[Page 902]

319. Telegram From the Interests Section in Baghdad to the Department of State and the Embassy in Iran1

1653. Subject: Iraqi-Soviet Relations. Ref: Tehran 10827 (Notal).2

1. If appropriate opportunity arises, would appreciate it if Ambassador Helms would attempt to draw Shah out on specifics of how Iraq is acting as surrogate of Soviets. As we see it from Baghdad, Iraqi regime consists of group of prickly and hardened revolutionaries who accept socialist principles but act very much on the basis of their own perceptions of Iraq’s national interests. They are a difficult bunch to do business with, and we doubt that they change their stripes when dealing with the Russians. As USG has found out in past, role of arms supplier does not, in itself give supplying country control over policies of receiving state, particularly in situations where receiving state perceives its own national interests to be at stake.

2. As far as security arrangements for Gulf are concerned, there is undoubtedly a parallel interest between Iraq and the Soviet Union in that both countries, for reasons of their own, would prefer that Iran not become the dominant power in the area. In other parts of the Middle East, however, as well as in Iraq’s internal politics, there is a definite and increasing divergence of interests between the two countries. Soviet support for the Syrian regime, Soviet approval of the Cairo summit,3 Soviet acquiescence in the Syrian intervention in Lebanon, and the Soviet call for a resumption of the Geneva Conference are all factors adding to the current tension between Baghdad and Moscow. Iraqi regime has pushed hard for more Soviet support in its bitter dispute with the Syrian regime but has little to show for its efforts.4 We have heard that Iraq was particularly disappointed that U.S.S.R. did [Page 903]not give Iraq more help in its dispute with Syria over the Euphrates River waters.

3. Believe we should also remember that Baath Party is at least as much Arab nationalist as socialist. We doubt very much that Iraq would be willing tool of Soviets on any issue which they perceive as touching on their Arabism. Emphasis on Arab nationalism is one principal difference between Baath Party and Communist Party of Iraq. Baath Party is very jealous of any potential rival power center and keeps Iraqi Communist Party under very close surveillance. Death penalty is imposed on a Baath Party member who also joins Iraqi Communist Party.

4. Baathi regime is almost neurotically sensitive to foreign influence or presence and keeps at least as tight a watch on Russians and East Europeans in Iraq as they do on Westerners. They also have vivid memories of past military occupations by Turkey and Great Britain and are particularly sensitive to any suggestions of a foreign military presence on their “sacred” soil. This sensitivity applies to the Soviets as well as to the West.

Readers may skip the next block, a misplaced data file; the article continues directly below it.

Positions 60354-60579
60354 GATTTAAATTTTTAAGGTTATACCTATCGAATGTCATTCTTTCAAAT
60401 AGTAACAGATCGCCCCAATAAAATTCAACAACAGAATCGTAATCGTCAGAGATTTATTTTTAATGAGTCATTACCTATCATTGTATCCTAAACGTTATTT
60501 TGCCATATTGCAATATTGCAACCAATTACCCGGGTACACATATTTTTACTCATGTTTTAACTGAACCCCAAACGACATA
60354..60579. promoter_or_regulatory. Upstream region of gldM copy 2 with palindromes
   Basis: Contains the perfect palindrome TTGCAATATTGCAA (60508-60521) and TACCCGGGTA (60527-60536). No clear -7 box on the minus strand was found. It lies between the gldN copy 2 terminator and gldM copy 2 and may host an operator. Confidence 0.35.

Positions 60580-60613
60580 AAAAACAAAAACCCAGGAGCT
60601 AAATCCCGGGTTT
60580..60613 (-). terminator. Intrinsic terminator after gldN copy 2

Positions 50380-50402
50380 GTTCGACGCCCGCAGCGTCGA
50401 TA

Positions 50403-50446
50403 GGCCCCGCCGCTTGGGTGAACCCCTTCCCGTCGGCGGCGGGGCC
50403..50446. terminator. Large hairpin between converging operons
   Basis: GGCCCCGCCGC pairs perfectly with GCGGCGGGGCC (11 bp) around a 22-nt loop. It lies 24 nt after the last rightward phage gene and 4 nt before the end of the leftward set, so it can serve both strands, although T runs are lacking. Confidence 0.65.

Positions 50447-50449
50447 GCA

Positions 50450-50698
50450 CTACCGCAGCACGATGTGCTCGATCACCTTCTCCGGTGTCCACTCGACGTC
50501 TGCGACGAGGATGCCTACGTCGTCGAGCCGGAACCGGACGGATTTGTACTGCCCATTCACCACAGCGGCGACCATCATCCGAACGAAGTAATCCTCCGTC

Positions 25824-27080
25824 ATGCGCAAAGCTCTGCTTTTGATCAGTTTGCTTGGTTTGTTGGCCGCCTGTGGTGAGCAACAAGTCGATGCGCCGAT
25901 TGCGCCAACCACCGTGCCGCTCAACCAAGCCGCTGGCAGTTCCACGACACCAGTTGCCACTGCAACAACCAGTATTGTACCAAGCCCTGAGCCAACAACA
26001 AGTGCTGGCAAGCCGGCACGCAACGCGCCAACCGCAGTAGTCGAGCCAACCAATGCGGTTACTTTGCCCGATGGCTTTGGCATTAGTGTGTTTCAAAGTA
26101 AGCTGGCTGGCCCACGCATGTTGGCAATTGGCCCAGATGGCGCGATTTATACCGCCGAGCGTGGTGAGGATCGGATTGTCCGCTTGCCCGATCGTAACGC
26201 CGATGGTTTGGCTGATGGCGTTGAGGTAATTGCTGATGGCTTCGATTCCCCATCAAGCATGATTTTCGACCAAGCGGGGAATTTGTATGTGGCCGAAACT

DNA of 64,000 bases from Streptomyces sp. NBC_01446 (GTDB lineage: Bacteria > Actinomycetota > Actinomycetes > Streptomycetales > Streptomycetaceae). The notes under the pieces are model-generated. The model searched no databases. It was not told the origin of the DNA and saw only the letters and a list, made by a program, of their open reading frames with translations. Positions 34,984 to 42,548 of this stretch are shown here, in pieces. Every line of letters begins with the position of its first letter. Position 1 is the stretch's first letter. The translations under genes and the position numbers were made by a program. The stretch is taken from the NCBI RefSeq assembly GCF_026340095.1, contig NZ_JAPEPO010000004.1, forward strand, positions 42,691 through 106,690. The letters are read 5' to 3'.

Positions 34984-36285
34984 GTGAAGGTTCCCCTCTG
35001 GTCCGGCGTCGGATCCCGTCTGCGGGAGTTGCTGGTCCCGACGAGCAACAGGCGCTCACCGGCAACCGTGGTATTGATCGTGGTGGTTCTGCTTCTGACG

5. Last, but not least, Iraqi economy is now becoming increasingly interrelated with Western Europe, Japan, and the United States. Imports of goods and transfers of technology from these countries continue to climb as Iraq’s economic ties with the U.S.S.R. and Eastern Europe become relatively less important. With the 1973 increase in oil prices, Iraq began earning enough foreign exchange to meet its developmental requirements and no longer had to depend on economic assistance from the socialist bloc.

6. We can understand why Shah might see some advantage in attempting to convince USG that Iraq is hopeless tool of the Soviets, but believe we should be careful not to accept this view in formulating our own policies. On the contrary, the growing tension between Iraq and the Soviet Union is something that we might be able to exploit to our advantage as future developments unfold.5

Wiley
  1. Source: National Archives, RG 59, Central Foreign Policy Files, D760414–1103. Secret; Exdis. Repeated to Abu Dhabi, Amman, Ankara, Beirut, Cairo, Doha, Jidda, Kuwait, Damsacus, London, Manama, Moscow, Muscat, and Tel Aviv.
  2. Telegram 10827 from Tehran, October 31, conveyed the Shah’s view that the Iraqis were behaving as surrogates of the Soviets, increasing their build-up of Russian arms and balking at efforts to resolve the Lebanese crisis. (Ibid., D760406–0355)
  3. Apparent reference to the Arab League summit held in Cairo on October 25.
  4. According to telegram 1634 from Baghdad, November 2, Iraq was convinced of the futility of the Arab League’s diplomatic efforts at the Riyadh and Cairo summits in October to resolve the Lebanese crisis, which granted Syria a mandate to maintain 30,000 troops in Lebanon to keep the peace, and forced PLO fighters out of central Lebanon. Iraq considered this outcome a “capitulation to imperialist-Zionist forces and a first step towards a sell out of Arab rights in Palestine.” (National Archives, RG 59, Central Foreign Policy Files, D760409–0529)
  5. The Embassy in Iran responded in telegram 11397 from Tehran, November 15, acknowledging that the Shah was too prone to accept any negative report about the Iraqis, but pointing out that the fact that the Iraqis had repeatedly turned to the Soviet Union for political and economic support could not be disputed. (Ibid., D760425–0947)